‘Don’t Go Far Off’ by Pablo Neruda is a four stanza poem which is separated into two sets of three lines, or tercets, and two sets of four lines, or quatrains. Neruda’s text does not follow a specific pattern of rhyme or rhythm. A reader will notice though that there is a similarity in the line lengths. Generally, the entire piece is structured with lines that are about nine-ten words long. There are some moments in which it varies, but this technique has given the text a sense of unity on the page.
Summary of Don’t Go Far Off
The poem begins with the speaker asking that his lover not “go far off” from where he is. If this was to happen, he does not know how he would live without this person. He tells his listener that he would shut down, like a train at night. His pleas continue throughout the following lines, becoming more and more desperate. By the end of the poem he is informing his listener, he will wander the earth seeking them out if they are separated.
Analysis of Don’t Go Far Off
Don’t go far off, not even for a day, because —
because — I don’t know how to say it: a day is long
and I will be waiting for you, as in an empty station
when the trains are parked off somewhere else, asleep.
In the first stanza of this piece, the speaker begins by utilizing the title. It is clear from the first line that the speaker has a listener in mind. This person is very dear to him, and for one reason or another, makes him feel as if he is soon to be alone. With this in mind as a starting point, a reader can infer that the speaker’s words are spoken in a kind of desperation. He is emotionally tied to this person and is begging them not to “go far off.”
Neruda’s speaker does not want his listener to leave him, “even for a day.” Any amount of time is too long. The following phrase further emphasizes the intensity of the speaker’s emotions. He is trying so hard to explain himself to his lover that he cannot think of the words. The speaker actually states that he is having trouble coming up with the words to express himself. This is a technique utilized by Neruda to make the speaker’s plight more realistic and relatable.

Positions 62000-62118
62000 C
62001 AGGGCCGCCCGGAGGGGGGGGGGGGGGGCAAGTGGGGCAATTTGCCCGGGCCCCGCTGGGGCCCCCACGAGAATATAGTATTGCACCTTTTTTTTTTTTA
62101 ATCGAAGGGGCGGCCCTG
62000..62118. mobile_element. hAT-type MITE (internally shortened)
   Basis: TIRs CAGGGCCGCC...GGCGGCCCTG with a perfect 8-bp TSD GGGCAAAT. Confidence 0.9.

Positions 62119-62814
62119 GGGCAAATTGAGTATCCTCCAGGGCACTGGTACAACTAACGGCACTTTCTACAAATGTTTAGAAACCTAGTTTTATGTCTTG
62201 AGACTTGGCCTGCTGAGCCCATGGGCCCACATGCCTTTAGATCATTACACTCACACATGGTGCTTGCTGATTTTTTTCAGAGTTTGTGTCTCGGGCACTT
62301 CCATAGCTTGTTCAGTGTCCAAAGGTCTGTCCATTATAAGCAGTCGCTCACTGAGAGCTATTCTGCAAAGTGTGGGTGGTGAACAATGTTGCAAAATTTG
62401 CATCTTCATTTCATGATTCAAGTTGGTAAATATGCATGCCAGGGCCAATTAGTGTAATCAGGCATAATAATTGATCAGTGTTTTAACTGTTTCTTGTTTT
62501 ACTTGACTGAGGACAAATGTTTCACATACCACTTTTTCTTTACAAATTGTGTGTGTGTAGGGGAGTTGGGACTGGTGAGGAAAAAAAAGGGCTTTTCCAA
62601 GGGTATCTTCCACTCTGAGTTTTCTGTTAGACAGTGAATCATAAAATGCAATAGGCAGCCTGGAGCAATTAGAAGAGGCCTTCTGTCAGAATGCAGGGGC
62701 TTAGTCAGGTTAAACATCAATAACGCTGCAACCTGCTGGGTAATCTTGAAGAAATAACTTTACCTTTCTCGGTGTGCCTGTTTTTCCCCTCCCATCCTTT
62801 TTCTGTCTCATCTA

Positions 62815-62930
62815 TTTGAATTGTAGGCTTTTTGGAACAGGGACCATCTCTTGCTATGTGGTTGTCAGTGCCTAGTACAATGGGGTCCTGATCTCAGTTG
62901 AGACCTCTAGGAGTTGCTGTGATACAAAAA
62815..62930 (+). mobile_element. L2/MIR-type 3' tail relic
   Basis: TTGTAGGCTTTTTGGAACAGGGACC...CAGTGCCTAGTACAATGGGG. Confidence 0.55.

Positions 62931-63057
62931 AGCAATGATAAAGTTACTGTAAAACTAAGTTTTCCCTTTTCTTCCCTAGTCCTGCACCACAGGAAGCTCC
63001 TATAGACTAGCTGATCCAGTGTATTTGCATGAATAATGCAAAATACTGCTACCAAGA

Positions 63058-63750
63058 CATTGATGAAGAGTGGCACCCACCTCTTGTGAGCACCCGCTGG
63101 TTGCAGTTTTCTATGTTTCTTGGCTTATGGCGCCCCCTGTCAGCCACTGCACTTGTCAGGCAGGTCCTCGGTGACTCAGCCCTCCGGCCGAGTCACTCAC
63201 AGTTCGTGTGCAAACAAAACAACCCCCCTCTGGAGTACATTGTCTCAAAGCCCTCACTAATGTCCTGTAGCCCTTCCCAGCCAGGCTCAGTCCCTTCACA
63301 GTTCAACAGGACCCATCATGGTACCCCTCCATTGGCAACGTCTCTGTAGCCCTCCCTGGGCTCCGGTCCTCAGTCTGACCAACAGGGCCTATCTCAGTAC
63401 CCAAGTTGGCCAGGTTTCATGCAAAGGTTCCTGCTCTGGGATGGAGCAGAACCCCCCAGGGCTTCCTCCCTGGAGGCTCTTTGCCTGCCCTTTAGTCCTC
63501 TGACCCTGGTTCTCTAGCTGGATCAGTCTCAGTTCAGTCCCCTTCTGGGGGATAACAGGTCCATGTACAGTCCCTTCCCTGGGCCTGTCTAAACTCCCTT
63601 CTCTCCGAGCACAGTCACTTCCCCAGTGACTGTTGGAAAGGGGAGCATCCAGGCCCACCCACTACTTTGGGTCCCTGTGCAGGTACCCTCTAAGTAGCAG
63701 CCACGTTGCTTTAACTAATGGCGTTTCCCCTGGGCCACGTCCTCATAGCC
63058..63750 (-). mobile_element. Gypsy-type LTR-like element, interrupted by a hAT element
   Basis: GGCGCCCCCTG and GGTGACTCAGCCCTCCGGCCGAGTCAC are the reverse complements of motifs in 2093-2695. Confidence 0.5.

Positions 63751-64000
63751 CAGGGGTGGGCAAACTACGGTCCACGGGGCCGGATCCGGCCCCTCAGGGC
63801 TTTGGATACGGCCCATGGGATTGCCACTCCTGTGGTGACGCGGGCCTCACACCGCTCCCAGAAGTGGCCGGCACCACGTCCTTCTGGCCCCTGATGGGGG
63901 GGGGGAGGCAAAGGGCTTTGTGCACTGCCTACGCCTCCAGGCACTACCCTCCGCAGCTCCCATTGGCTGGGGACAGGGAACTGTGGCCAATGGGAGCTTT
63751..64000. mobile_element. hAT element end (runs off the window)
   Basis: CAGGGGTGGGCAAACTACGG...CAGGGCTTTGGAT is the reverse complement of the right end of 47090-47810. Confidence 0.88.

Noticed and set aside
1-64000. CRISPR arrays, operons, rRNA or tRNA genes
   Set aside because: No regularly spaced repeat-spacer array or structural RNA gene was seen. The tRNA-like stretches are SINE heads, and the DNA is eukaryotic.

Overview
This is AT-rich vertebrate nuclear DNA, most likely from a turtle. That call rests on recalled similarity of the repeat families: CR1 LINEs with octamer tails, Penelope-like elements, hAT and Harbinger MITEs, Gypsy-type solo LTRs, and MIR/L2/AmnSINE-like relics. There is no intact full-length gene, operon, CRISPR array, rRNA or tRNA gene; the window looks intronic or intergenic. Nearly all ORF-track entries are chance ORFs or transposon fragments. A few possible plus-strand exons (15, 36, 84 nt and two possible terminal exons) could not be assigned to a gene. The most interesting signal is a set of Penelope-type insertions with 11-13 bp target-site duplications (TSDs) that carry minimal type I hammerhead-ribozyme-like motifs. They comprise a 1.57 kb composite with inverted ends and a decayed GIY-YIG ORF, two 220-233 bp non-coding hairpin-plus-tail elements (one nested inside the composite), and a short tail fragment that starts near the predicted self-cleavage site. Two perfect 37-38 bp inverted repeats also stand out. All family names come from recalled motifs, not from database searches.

The speaker decides to go back to the beginning of his emotions and try to explain what a day is like without his lover. As he waits for this person to come back to him the day will be “long” and he will be “waiting.” There is nothing else he can do to occupy his time aside from sitting, waiting, and hoping this person will return to him.
In an effort to make the speaker’s feelings clearer, Neruda utilizes a metaphor relating the speaker’s emotional state while waiting to that of an “empty station.” This refers particularly to a train station in which empty trains are parked, “asleep.” They wait quietly for the morning when the passengers will return. This is when they will come to life.
Don’t leave me, even for an hour, because
then the little drops of anguish will all run together,
the smoke that roams looking for a home will drift
into me, choking my lost heart.
In the second quatrain of this piece, the speaker goes back his repeating himself. He is asking, over and over, that his lover not “leave” him “even for an hour.” If this did happen, his emotions would be out of control. The “little drops of anguish” which are normally spaced out over small separations would “run together.”
The impact of these “anguish[ing]” thoughts and feelings would result in something that is like smoke. He cannot help but breathe it in and create a home for it within his body. The smoke has been “roam[ing]” as he would be mentally. It eventually makes its way to his “lost heart” and chokes him.
Oh, may your silhouette never dissolve on the beach;
may your eyelids never flutter into the empty distance.
Don’t leave me for a second, my dearest,
Neruda’s speaker’s words are starting to become even more poetic. The metaphors are more frequent and the emotions even more present. He is looking towards the future and imagining a terrible time in which his lover’s silhouette might “dissolve on the beach.” This metaphor is so dark it references death more than it does a general departure or separation.
Within the next line, the speaker asks that his listener “never flutter into the empty distance.” While it is not explicitly stated, these lines also read as a reference to death. The “empty distance” could be the afterlife, a place the speaker could never reach no matter how far he walks. It is possible for the poem to be referencing both a physical separation via distance or via realms of existence.
because in that moment you’ll have gone so far
I’ll wander mazily over all the earth, asking,
Will you come back? Will you leave me here, dying?
The final three lines take the narrative back to its beginning in which Neruda’s speaker asked to be spared a single moment of separation. He contemplates what would happen if he was eventually taken away from his lover. When this person has “gone so far” the speaker says he will wander all over the earth looking for “you.” He will never stop and never rest. His wanderings will appear maze-like in their complicated patterns and crisscrossing sections.
Throughout this imagined, distressing time in his life, he will be asking for the listener’s return. His life will steadily be leaving him the longer they are apart.